Several months after Chalice Financial Network, a member benefit organization for registered investment advisors, acquired Succession Link, an online platform for financial advisors seeking potential partners for mergers and acquisitions, it has launched Succession Link 2.0, with updates intended to speed introductions and transactions between advisors looking to buy or sell.
The updated platform builds upon the original, which currently includes 47,000 members. Chalice CEO Keith Gregg likened the new platform to “eHarmony,” with far more robust and specific cataloging of compatibility between potential buyers and sellers. He believes the upgrades could address one of the biggest challenges facing mergers.
“The big reason these transactions fail is lack of compatibility, not the financial terms,” he said. “Getting to the point of the valuation and the cash is not why these (transactions) fail. It’s that not enough work is done on the front end in determining compatibility. That’s the game changer.”
The updated platform includes 234 billion “scenarios,” or matching attributes of potential buyers and sellers, including geography, custodians and the tech utilized, enabling a compatibility rating far more specialized to each party's particular needs. There's now a 48-hour prequalification process thanks to a partnership with Oak Street Funding. The platform’s subscribers also have in-system support from Gladstone Associates, which specializes in M&A solutions for buyers and sellers, ranging from verifying valuation accuracy to helping firms build strategies for succession planning.
Chalice Financial Network debuted in January, focusing on advisory firms with between $50 and $250 million in assets under management. These firms tend to lack the economies of scale to build the kind of services and support the firm wants to offer, and Succession Link extends that mindset into the M&A space, offering the kind of infrastructure and community that can offer such scale, according to Gregg.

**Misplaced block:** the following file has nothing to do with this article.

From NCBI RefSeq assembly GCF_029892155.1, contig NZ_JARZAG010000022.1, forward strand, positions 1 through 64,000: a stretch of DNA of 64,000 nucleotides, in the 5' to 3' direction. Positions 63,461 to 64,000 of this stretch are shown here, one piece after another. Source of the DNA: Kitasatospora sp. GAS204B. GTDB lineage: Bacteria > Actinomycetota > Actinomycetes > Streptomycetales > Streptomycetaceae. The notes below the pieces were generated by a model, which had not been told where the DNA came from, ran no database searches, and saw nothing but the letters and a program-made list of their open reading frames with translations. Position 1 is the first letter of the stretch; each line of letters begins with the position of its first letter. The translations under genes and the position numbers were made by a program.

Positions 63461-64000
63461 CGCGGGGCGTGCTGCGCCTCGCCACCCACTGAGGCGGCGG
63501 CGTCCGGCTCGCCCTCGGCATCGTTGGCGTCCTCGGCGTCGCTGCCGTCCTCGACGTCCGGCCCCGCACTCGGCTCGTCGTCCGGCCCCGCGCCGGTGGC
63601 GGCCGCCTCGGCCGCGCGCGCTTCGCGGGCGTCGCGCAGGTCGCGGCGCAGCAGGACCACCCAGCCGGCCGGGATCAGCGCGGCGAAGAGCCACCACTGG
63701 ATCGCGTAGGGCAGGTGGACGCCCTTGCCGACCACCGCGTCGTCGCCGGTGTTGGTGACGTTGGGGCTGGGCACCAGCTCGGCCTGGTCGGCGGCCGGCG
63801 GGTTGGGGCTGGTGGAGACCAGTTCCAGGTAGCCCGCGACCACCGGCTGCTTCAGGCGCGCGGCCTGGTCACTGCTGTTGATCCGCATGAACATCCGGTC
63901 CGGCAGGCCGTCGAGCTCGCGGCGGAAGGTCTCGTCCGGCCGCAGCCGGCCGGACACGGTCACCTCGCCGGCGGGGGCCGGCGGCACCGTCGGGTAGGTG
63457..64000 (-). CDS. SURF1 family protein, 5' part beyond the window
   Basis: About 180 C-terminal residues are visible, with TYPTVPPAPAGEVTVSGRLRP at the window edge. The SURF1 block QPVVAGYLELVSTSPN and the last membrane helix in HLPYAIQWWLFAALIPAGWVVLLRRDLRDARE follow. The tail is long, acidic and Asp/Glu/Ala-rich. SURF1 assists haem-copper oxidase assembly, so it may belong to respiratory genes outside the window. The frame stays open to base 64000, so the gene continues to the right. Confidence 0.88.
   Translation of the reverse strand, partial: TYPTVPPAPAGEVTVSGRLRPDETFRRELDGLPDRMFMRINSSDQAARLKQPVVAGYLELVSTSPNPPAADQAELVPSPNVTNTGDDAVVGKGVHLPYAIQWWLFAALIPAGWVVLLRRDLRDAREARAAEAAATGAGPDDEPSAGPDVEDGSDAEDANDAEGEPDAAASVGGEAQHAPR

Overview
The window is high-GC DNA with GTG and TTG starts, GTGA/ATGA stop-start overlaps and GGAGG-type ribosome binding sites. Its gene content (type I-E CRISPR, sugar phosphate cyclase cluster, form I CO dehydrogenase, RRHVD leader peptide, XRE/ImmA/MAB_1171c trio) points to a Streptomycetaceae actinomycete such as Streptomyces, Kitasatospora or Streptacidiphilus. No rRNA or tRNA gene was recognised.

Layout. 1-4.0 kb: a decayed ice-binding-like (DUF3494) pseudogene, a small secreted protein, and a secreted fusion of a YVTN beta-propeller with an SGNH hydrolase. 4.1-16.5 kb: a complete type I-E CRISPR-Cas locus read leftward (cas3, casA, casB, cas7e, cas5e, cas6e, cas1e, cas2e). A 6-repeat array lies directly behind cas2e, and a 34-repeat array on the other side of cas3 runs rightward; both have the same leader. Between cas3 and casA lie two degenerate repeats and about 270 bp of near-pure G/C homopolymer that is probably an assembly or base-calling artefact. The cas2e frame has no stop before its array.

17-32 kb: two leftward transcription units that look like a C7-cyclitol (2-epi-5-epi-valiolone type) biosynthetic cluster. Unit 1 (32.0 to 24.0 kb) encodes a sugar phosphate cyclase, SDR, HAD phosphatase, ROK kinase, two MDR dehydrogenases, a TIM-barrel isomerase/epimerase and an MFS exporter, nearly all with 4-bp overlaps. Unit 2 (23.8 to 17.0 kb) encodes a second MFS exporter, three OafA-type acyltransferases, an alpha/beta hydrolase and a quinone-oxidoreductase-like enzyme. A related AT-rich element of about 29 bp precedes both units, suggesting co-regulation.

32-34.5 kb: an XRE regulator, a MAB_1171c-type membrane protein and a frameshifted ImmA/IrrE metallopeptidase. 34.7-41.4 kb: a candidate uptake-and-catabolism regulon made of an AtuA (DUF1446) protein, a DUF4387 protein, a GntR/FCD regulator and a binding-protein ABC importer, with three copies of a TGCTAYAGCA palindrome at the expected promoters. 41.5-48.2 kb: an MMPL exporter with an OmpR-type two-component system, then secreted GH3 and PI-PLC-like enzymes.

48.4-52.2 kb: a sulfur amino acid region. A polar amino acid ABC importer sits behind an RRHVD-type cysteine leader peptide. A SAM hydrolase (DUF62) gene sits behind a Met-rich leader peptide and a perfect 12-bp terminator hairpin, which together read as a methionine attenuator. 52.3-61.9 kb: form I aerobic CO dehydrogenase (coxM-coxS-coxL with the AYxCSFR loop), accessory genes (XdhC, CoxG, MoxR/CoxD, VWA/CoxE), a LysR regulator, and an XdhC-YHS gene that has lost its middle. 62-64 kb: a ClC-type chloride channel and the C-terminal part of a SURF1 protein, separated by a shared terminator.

“Everybody reads about the big transactions in the RIA space … and they’ve done a brilliant job, but there are thousands and thousands of independent advisors who are relatively smaller who need this kind of help,” he said. “Many have aspirations of growing through M&A but haven’t had access to capital and the support to do it. Even the novice wealth advisor who hasn’t done this before can do it and grow through it. It’s the same thing with the seller.”
The updated platform comes in the midst of accelerating rates of M&A activity, which reached its record high for the sixth straight year in 2018, driven largely by RIA consolidation, according to an Echelon Partners study. (Total deal AUM also hit a record for the fourth straight year.) Gregg expects the rate of activity to continue to rise in the years to come, as older advisors seek to retire, and younger advisors seek new avenues for growth.
“There’s a younger generation looking to grow,” he said. “And there are other ways to grow; not just one client at a time, but also through acquisition.”